"Lone Star Historian" is a blog about the travels and activities of the State Historian of Texas. Bill O'Neal was appointed to a two-year term by Gov. Rick Perry on August 22, 2012, at an impressive ceremony in the State Capitol. Bill is headquartered at Panola College (www.panola.edu) in Carthage, where he has taught since 1970. For more than 20 years Bill conducted the state's first Traveling Texas History class, a three-hour credit course which featured a 2,100-mile itinerary. In 2000 he was awarded a Piper Professorship, and in 2012 he received the Lifetime Achievement Award from the Wild West Historical Association. Bill has published almost 40 books, half about Texas history subjects, and in 2007 he was named Best Living Non-Fiction Writer by True West Magazine.
On Thursday, December 6, I presented a program on Pearl Harbor over KGAS Radio Station in Carthage. The half-hour program, Panola Pride, airs five days a week. Jerry Hanszen, owner-manager of KGAS, maintains a keen interest in local, Texas, and U.S. history, and he has kindly invited me to present programs on numerous occasions in the past. For the Pearl Harbor program, I was hosted by Judy McNatt, a longtime KGAS employee.
While relating the events of Pearl Harbor, I included the exploits of such Texans as Dorie Miller of Waco. A mess attendant aboard the battleship West Virginia, Miller's heroism aboard the sinking vessel rendered him the first African-American sailor to earn the Navy Cross. The Navy's highest award for valor was presented to him by another Texan, Admiral Chester Nimitz of Fredericksburg. Chuck Otterman, whose daughters were enrolled in my history classes in past years, was a young gunner's mate aboard U.S.S. Arizona on December 7, 1941. When the battleship was blown apart by an explosion, Otterman and a shipmate swam to nearby Ford Island, where they later obtained a motor launch and returned to pick up survivors.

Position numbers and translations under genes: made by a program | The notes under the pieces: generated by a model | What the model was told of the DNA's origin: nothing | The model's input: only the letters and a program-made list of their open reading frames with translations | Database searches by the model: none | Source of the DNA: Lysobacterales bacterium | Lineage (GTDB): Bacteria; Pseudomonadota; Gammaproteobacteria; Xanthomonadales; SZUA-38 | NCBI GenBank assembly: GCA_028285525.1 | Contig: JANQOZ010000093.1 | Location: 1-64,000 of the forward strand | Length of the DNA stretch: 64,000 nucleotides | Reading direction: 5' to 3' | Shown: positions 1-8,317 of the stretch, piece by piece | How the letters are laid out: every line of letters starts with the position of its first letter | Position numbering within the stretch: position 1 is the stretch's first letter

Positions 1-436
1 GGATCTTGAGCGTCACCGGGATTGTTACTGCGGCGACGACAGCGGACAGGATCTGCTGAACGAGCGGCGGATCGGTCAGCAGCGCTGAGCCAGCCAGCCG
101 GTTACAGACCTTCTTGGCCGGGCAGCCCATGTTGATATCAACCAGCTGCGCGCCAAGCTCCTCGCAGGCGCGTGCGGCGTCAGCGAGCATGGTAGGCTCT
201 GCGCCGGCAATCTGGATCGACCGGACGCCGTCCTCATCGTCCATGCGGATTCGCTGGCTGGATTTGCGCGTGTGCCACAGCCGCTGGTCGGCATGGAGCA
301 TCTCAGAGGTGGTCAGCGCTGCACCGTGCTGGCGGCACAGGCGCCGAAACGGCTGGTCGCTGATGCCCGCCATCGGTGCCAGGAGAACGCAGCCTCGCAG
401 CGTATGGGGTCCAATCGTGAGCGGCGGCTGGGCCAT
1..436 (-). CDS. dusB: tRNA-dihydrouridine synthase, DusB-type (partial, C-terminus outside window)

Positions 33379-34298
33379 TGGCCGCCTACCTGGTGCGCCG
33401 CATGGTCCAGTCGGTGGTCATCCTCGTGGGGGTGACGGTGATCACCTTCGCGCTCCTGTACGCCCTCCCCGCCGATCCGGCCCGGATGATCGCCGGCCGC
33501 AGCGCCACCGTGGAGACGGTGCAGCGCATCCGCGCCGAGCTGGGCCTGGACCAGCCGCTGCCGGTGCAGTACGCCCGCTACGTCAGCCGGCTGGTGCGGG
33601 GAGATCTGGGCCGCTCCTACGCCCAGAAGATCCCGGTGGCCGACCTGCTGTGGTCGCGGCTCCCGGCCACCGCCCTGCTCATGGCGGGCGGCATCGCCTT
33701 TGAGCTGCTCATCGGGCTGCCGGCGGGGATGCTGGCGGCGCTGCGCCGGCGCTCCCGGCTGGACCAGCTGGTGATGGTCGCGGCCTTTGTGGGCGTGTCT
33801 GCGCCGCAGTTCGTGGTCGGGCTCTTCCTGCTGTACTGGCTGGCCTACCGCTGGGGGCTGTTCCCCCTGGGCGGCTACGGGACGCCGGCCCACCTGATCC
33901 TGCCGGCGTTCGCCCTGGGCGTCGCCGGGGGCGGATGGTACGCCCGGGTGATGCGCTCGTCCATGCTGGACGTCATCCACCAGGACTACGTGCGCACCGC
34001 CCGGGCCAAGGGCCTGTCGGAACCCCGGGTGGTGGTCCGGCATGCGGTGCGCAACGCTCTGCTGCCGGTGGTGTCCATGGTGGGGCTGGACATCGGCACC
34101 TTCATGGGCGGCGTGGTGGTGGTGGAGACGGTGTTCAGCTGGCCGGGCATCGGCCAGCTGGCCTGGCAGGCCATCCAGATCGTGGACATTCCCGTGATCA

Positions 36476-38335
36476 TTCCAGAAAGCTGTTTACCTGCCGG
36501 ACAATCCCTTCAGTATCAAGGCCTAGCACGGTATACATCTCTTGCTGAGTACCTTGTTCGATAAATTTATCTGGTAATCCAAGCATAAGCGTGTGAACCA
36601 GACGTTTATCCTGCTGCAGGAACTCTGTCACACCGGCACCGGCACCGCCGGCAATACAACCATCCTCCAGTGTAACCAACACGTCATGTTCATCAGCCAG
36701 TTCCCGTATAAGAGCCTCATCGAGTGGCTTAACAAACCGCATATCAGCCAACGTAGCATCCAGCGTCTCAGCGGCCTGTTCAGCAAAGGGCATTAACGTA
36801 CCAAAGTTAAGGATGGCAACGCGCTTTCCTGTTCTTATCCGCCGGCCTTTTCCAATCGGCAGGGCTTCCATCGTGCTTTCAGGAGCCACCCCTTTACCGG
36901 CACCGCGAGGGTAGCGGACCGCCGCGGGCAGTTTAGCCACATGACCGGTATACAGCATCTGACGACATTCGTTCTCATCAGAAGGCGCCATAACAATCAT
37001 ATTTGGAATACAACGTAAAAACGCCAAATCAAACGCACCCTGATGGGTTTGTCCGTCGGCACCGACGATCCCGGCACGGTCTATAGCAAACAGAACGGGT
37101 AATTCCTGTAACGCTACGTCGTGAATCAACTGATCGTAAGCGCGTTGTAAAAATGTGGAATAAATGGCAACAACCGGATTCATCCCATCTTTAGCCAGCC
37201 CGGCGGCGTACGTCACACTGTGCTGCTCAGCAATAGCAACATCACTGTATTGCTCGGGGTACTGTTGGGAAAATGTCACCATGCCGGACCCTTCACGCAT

Following the broadcast, I happily recorded a newscast about my recent trip to Texarkana and subsequent awards. This news story also was placed on the KGAS website. Shortly afterward I was interviewed by the Panola Watchman about this same story, and the newspaper account and a photo were placed on the front page. The local media are helping to spread the word about the State Historian of Texas.
Late on Thursday afternoon, December 6, I was visited at my home office by Brooke Hanszen Paddie and her two sons, Topher and Noah. Brooke is the daughter of Jerry and Wanda Hanszen and the wife of Chris Paddie, former mayor of Marshall and the recent winner of election to the Texas House of Representatives. The oldest son of Brooke and Chris, eleven-year-old Topher is a middle school student in Marshall, and he has been assigned to prepare a project for an upcoming History Fair. Topher is working on a project about the Texas Governor's Mansion, and his mother scheduled an interview with me as State Historian. Our interview lasted nearly an hour, and we posed together for photos. Topher is a highly intelligent young man, and I'm pleased that the State Historian was able to assist him with his history project.